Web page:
Field experiments were conducted in 2000 and 2001 near Painter, VA, to evaluate the potential of sulfentrazone for use in potato. Sulfentrazone was applied at 0.11, 0.14, 0.21, and 0.28 kg ai/ha preemergence (PRE) alone or in combination with metolachlor or metribuzin, or at emergence (AT EMERG) of potato to simulate a delayed PRE application where the herbicide would come into contact with potato foliage. Potato injury from sulfentrazone PRE at rates of up to 0.21 kg/ha was generally similar to injury from metribuzin, metolachlor, or metribuzin plus metolachlor PRE. However, AT EMERG applications resulted in excessive injury that ranged from 60 to 86%. AT EMERG applications also caused decreased potato height and alterations in potato-flowering patterns. Sulfentrazone at either application timing controlled common lambsquarters at least 98% even at the lowest rates and was more effective than metribuzin or metolachlor alone. Higher rates of sulfentrazone (0.28 kg/ha) also controlled goosegrass and large crabgrass. However, sulfentrazone at 0.28 kg/ha controlled common ragweed only 58%. Total potato yield and grade with sulfentrazone PRE applications were similar to those of potato treated with metribuzin, metolachlor, or metribuzin plus metolachlor in both years. Potato injury from AT EMERG applications of sulfentrazone plus metolachlor decreased total potato yield and caused changes in the grade distribution of B-size, small A–size, and extra-large potato in 2000.
The failure of glyphosate to control all weeds throughout the entire growing season has sometimes prompted growers to use herbicides other than glyphosate on glyphosate-resistant soybean. Field studies were conducted in 1999 and 2000 to investigate potential crop injury by several herbicides in glyphosate-resistant soybean and to determine the relationships between soybean maturity group, planting date, and herbicide treatment on soybean injury, leaf area index (LAI), and yield. Glyphosate-resistant soybean generally recovered from early-season herbicide injury and LAI reductions; however, some treatments reduced yield. Yield reductions were more common in double-crop soybean than in full-season soybean. In full-season soybean, most yield reductions occurred in the early-maturing ‘RT-386’ cultivar. These yield reductions may be attributed to reduced developmental periods associated with early-maturing cultivars and double-crop soybean that often lead to reduced vegetative growth and limited LAI. Reductions in LAI by some herbicide treatments were not necessarily indicative of yield loss. Further yield reductions associated with herbicide applications occurred, although soybean sometimes produced leaf area exceeding the critical LAI level of 3.5 to 4.0, which is the minimum LAI needed for soybean to achieve maximum yield. Therefore, LAI response to herbicide treatments does not always accurately indicate the response of glyphosate-resistant soybean yield to herbicides.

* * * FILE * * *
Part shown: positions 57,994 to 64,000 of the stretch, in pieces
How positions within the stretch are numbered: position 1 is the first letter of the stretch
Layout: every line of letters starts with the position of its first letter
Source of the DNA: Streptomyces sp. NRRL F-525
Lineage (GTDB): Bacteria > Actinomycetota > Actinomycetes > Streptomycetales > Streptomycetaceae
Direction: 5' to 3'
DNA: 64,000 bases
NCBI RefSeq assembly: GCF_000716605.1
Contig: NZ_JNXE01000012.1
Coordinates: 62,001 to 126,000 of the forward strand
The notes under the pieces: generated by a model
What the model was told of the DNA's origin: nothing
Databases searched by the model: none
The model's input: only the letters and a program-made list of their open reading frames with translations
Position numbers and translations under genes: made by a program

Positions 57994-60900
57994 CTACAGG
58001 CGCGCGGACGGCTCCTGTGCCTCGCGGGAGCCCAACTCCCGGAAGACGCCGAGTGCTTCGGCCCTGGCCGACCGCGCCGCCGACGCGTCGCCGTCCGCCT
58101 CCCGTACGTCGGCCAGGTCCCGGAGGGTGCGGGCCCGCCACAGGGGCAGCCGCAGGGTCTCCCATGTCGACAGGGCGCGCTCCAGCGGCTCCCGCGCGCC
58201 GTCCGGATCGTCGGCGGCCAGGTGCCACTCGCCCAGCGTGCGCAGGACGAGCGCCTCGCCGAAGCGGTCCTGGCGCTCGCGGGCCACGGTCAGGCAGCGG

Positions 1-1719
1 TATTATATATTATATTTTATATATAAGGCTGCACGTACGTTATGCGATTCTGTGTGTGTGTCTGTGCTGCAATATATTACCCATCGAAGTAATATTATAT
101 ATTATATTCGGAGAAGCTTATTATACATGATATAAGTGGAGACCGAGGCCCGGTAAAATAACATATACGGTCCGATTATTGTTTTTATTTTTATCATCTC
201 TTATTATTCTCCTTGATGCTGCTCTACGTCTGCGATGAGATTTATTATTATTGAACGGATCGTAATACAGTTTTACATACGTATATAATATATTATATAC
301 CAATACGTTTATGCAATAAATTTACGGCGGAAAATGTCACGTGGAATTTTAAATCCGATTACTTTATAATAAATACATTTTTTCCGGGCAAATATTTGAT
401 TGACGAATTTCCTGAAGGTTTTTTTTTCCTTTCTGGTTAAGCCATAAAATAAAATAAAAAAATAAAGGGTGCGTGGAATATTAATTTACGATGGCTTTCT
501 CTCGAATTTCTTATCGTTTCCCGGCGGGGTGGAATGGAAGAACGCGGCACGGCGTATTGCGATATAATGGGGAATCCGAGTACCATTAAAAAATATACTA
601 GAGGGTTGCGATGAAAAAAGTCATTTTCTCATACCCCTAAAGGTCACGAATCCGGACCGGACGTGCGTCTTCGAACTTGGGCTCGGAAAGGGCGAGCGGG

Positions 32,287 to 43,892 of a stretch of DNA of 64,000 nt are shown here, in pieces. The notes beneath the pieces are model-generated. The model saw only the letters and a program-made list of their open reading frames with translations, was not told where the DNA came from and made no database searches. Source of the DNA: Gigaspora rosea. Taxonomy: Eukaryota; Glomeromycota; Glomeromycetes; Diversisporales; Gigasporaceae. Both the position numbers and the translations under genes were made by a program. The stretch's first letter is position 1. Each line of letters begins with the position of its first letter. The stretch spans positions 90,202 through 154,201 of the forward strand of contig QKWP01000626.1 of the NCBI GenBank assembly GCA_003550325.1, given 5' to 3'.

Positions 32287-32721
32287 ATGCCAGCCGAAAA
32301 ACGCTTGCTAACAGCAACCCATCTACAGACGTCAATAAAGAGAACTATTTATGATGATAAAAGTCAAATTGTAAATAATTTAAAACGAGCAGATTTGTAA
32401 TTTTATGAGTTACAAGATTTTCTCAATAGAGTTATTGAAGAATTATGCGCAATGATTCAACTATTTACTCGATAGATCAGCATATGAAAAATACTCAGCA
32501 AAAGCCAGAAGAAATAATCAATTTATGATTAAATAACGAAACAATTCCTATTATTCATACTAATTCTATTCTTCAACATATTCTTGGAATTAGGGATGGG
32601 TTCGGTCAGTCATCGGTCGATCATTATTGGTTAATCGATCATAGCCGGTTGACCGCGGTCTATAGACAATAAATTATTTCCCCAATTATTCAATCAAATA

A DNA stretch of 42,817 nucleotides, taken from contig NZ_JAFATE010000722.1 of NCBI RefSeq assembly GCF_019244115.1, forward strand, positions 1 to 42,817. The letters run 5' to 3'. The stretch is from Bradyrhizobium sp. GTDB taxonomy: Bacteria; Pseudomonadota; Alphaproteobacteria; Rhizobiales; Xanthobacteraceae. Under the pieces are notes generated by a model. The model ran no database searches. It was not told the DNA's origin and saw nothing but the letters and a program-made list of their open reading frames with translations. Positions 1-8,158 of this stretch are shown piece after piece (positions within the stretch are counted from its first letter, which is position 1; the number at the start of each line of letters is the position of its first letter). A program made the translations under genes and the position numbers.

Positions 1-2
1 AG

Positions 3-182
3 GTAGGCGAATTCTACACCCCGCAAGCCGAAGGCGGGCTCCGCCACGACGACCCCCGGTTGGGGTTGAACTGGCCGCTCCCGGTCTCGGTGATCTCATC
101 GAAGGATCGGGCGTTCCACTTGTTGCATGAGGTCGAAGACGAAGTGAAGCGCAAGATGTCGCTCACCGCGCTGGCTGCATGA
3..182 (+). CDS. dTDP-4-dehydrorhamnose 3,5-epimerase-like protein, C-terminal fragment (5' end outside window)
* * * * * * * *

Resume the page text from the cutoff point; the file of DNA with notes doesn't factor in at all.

The northeastern sector of the Rub' al-Khali desert in the eastern United Arab Emirates (UAE) is dominated by large NE–SW trending dune ridges orientated perpendicular to the currently prevailing northwesterly wind regime. In this study, extensive use has been made of artificially exposed sections through these major dune ridges that reveal internal sedimentary structures and allow an intensive, high-resolution sampling programme to be carried out. Here, we present the optical dating results for samples from 7 sections. The results indicate that dune activity and preservation occurred within the periods 7–3 ka, 16–10 ka and 22–20 ka with evidence of earlier preservation during marine oxygen isotope stages MIS 3 and 5, with net accumulation rates in the range 2.2–25 m.ka− 1. In several instances, hiatuses in the preserved record of dune accumulation coincide with stratigraphic bounding surfaces visible in the exposed section profiles with associated truncation of internal sedimentary structures. Caution must be exercised when interpreting such gaps in the recorded accumulation chronologies of these dunes since these may simply constitute phases of low preservation potential rather than phases of low aeolian activity. Other factors such as sediment supply and availability in relation to sea-level dynamics may be significant and are also considered.
Field experiments were conducted on the Eastern Shore of Virginia from 1999 to 2001 to evaluate the effects of tank mixture applications of isopropylamine or trimethylsulfonium salts of glyphosate with two liquid formulations of manganese (Mn lignin or Mn chelate) on spray solution pH and weed control in glyphosate-resistant soybean. Additions of manganese to herbicide solutions resulted in a reduction in the acidifying effects of the herbicides as well as in the control of common lambsquarters, large crabgrass, morningglory spp., and smooth pigweed. Reduced control caused by manganese could be overcome with higher rates of the herbicides on some species, but reduced control of common lambsquarters was seen when manganese was included with any herbicide application rate. For most species, Mn chelate caused a greater reduction in control than did Mn lignin. Although manganese caused significant decreases in weed control, soybean yield was not influenced by glyphosate salt, application rate, or manganese. Reduced weed control caused by the addition of manganese to herbicide solutions may be due to the complexing of the herbicide formulations, which could result in the formation of insoluble salt complexes that are not readily absorbed through the plant cuticle, resulting in decreased glyphosate phytotoxicity.